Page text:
‘White: The Melody of the Curse’ makes Korean pop (more) terrifying
The great K-pop massacre
I’ve been wanting to write this piece for a while, but I had no idea how I could fit its relevance in anywhere. So fuck it: I’m going to tell you about the freakiest little diamond in the rough on Netflix. It’s called White: The Melody of the Curse and it totally blindsided me. Originally released in 2011 by Kim Gok and Kim Sun, White is a devilish little ghost story centered around the rising success of a once pitiful Korean pop band, The Pink Dolls. If you don’t know about this scene, it’s like American Idol on some weird Korean crack, sprinkled festively with scantily clad teenage girls. One hit single can make or break any of the tons (and tons) of groups saturating this musical market, and things aren’t looking good for our talented ladies. That is, until they discover and adopt an old song recorded years ago that immediately springs them to the top of the charts. The catch (because there’s always a catch): The song is haunted. That’s right, White is a movie propelled by the gimmick of a haunted song.
In any other case, as you probably are now, I would be rolling my eyes and switching to something a little more digestible. But this being a Korean horror film, it takes its subject matter so seriously that it somehow ends up working. Not only working, but delivering some of the most original, piss-your-pants sequences I’ve had the pleasure of witnessing in a modern horror film.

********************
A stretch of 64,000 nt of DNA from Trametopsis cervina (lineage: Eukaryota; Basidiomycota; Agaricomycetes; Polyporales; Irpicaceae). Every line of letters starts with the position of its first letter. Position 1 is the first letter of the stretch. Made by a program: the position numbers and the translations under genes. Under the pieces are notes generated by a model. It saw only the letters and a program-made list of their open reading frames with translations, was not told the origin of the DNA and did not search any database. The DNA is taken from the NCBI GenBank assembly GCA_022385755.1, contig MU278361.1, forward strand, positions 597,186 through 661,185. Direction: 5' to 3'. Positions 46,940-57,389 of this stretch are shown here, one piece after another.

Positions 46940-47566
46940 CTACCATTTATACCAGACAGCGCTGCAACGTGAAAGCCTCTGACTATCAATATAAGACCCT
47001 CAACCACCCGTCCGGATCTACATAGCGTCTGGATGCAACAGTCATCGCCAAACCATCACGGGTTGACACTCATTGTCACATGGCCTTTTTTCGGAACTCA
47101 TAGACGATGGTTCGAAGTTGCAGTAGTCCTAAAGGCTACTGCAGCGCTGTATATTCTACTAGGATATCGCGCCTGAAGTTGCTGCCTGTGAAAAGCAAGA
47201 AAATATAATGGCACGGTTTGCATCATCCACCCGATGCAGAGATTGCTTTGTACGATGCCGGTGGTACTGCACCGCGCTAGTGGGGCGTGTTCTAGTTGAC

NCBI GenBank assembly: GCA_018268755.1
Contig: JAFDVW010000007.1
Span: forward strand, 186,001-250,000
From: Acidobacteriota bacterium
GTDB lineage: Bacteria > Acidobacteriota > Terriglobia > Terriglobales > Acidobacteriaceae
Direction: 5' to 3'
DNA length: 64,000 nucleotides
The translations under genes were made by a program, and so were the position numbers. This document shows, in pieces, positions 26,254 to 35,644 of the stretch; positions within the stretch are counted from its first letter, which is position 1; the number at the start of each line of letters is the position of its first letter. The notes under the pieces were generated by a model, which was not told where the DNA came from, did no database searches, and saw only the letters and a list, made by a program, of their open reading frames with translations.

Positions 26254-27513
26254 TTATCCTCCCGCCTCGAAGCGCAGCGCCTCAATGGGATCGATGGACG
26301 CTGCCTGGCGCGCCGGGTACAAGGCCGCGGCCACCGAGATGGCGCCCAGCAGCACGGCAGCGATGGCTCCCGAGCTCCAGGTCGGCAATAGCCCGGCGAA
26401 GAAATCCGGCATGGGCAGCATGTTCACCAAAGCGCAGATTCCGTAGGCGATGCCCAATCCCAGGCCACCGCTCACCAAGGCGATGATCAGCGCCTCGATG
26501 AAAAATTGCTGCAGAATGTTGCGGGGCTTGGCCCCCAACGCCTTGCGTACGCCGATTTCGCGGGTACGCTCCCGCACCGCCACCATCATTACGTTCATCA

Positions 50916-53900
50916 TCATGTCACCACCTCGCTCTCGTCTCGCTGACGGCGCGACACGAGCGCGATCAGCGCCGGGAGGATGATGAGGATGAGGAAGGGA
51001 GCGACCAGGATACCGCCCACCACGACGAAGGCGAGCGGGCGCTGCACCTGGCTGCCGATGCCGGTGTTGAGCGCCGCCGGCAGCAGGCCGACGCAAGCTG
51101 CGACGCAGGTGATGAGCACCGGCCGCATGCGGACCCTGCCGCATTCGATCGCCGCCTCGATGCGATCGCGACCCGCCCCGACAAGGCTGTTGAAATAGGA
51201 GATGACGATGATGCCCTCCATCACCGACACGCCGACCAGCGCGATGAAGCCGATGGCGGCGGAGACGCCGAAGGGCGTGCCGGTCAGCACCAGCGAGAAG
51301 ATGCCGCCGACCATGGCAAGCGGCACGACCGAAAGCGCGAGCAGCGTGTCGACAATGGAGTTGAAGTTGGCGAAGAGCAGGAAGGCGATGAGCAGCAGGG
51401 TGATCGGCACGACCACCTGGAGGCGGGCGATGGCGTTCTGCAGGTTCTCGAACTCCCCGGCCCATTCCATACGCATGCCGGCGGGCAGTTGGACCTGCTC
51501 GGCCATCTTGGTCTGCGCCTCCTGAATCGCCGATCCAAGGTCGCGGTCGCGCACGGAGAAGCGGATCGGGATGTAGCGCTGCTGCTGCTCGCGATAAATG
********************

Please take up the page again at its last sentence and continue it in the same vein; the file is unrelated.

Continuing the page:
You see, the ghost terrorizing the pink dolls is the jealous type: the ghost of a pop singer who never quite got the spotlight she felt she deserved. So she doesn’t just try and kill these budding starlets, she helps them viciously turn against each other. Watching these teens go crazy and tear each other apart gives you the kind of knife-twisting giddy pleasure that you’d get watching a film like Battle Royale. What starts as an awkward peek into a team of struggling pop icons quickly snowballs into a brilliant fright-fest that continuously one-ups itself. It’s relentless, creative and unpredictable. I loved every minute of it and came back for seconds.
If you have absolutely nothing to do for an evening, check this movie out. If you can keep an open mind to the strangeness of the Korean pop scene long enough, I guarantee you’ll find something to scare the pants off of you when the ball gets rolling. I warn you though: You may not be able to get the theme song out of your head for a few weeks. It’s haunting.